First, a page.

economy larry kudlow Markets

Larry Kudlow’s ‘Paying People Not To Work’ Claim Refuted By Jobs Report He Touted

"It's better than their salary".

“Should American families that are receiving these extra $600 checks right now expect that money to stop in August?”, Jake Tapper asked Larry Kudlow, during a Sunday interview that, frankly, could have gone worse, considering who was involved.

Tapper was, of course, referring to the debate around extending extra unemployment benefits on top of state aid as part of the next coronavirus relief package.

This is a point of contention, and it’s one of three fiscal cliffs the US faces over the next two months (the other two being tax payments and ambiguity around the future of the Paycheck Protection Program).

Read more: Will Trump Let Republicans Jeopardize His Reelection By Refusing More Virus Relief?

In the linked post, I discussed this at length and encouraged readers (market participants and otherwise) not to underestimate the risk associated with Congress failing to come to an agreement around another virus relief package.

The key to this discussion (and regular readers will forgive the repetitiveness) is that existing legislation is not properly “stimulus”. Until recently, there was nothing to “stimulate” as the economy was shuttered. The trillions in aid earmarked for individuals, families and businesses was designed to bridge the gap between the time incomes and cash flows ceased, to when they flowed anew.

If what the administration wants to do is “stimulate” activity ahead of the election, they will need to spend more into the economy now that it’s reopened.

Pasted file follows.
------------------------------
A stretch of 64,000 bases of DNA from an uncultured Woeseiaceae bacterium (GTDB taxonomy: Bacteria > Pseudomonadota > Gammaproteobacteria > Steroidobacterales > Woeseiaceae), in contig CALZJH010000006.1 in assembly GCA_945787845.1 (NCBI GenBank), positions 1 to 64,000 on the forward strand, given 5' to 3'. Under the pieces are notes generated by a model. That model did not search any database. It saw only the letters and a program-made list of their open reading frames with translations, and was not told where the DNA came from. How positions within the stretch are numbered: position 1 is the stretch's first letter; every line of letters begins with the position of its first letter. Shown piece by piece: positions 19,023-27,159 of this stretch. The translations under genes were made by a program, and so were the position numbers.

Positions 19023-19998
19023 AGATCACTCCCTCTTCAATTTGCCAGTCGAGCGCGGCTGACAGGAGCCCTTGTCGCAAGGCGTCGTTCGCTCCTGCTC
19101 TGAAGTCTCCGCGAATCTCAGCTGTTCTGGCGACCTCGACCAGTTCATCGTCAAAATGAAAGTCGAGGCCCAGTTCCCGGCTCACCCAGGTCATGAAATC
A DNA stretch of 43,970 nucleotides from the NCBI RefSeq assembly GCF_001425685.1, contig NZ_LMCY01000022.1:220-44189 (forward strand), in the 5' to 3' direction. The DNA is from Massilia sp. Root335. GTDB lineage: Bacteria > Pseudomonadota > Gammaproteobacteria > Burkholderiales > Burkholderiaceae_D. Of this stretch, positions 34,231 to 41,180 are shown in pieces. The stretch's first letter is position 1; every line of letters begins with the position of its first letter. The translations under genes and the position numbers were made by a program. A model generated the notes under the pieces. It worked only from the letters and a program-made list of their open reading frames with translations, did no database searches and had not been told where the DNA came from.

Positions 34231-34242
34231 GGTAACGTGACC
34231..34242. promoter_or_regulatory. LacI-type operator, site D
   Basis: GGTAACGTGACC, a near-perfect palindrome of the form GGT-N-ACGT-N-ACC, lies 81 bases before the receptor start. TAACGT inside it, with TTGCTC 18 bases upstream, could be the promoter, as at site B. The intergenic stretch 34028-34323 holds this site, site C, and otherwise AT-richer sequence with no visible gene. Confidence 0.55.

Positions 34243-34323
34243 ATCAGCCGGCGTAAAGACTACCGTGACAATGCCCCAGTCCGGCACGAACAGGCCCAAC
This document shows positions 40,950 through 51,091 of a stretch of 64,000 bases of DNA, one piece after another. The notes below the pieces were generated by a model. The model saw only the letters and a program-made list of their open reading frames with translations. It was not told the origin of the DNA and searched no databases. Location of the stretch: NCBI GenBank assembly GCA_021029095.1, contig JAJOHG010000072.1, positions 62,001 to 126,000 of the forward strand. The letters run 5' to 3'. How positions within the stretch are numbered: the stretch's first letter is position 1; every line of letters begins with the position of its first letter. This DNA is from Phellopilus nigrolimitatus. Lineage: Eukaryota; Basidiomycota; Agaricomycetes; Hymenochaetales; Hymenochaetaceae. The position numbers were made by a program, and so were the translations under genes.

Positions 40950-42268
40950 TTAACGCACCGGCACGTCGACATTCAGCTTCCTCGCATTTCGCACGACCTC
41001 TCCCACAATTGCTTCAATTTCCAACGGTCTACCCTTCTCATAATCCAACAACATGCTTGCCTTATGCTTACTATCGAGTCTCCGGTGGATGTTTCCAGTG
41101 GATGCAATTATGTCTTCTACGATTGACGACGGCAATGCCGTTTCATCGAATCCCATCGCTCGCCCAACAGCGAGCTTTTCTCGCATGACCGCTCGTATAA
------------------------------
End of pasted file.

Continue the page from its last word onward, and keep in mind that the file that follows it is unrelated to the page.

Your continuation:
That should be self-evident (and it is to Trump, by the way) but budget hawks are starting to circle, emboldened by recent gains in the stock market and the May jobs report.

The Fed has been keen to suggest (if only tacitly) that it would be a mistake to read too much into one month’s jobs numbers, especially considering jobless claims are still running in the millions.

At the post-FOMC press conference last week, Jerome Powell effectively confirmed that in his view, more fiscal stimulus is necessary and Steve Mnuchin was unequivocal on the subject when speaking to lawmakers on Wednesday.

Unfortunately, Kudlow continues to parrot the notion that extending the extra unemployment benefits will discourage people from working, a contention which, while doubtlessly true in some cases, was severely undermined by the very same May jobs report which Kudlow himself was so proud of.

“Unemployment benefits will not stop in August but what may well stop is…”, Kudlow then cut himself off, pivoting briefly to a circumspect claim about bipartisan support for his view, before resuming: “The $600 plus up — that’s above the state unemployment benefits they will continue to receive — is in effect a disincentive”.

“I mean, we’re paying people not to work”, Kudlow continued. “It’s better than their salary”.

 

Facts matter, folks. Kudlow is appealing to intuition, and that’s fine. Often, intuition lines up well with the facts, especially when those doing the intuiting are honest, rational people.

But in this case, Larry’s claims don’t stand up to an admittedly superficial read on the labor market.

First, the combination of state and federal aid is not, in every industry, “better than” the salary of the unemployed. It is in some industries, particularly those that were hard-hit by the virus. But not in all industries, or even in most of them.

The figure below shows the actual breakdown, from Goldman.

What you’ll note is that, on the right-hand side, Goldman provides the employment-weighted average and the layoff-weighted mean. On average, the combined federal and state assistance compensates workers laid off during the pandemic approximately commensurate with their previous wage (more here).

So, Kudlow isn’t wrong, but he isn’t telling the public the whole story, and he is arguably overstating the case.

Crucially, the variation by industry is where Kudlow’s argument seems to fall apart. I’m going to repeat the language from a post published here last week, because this is a truly important debate.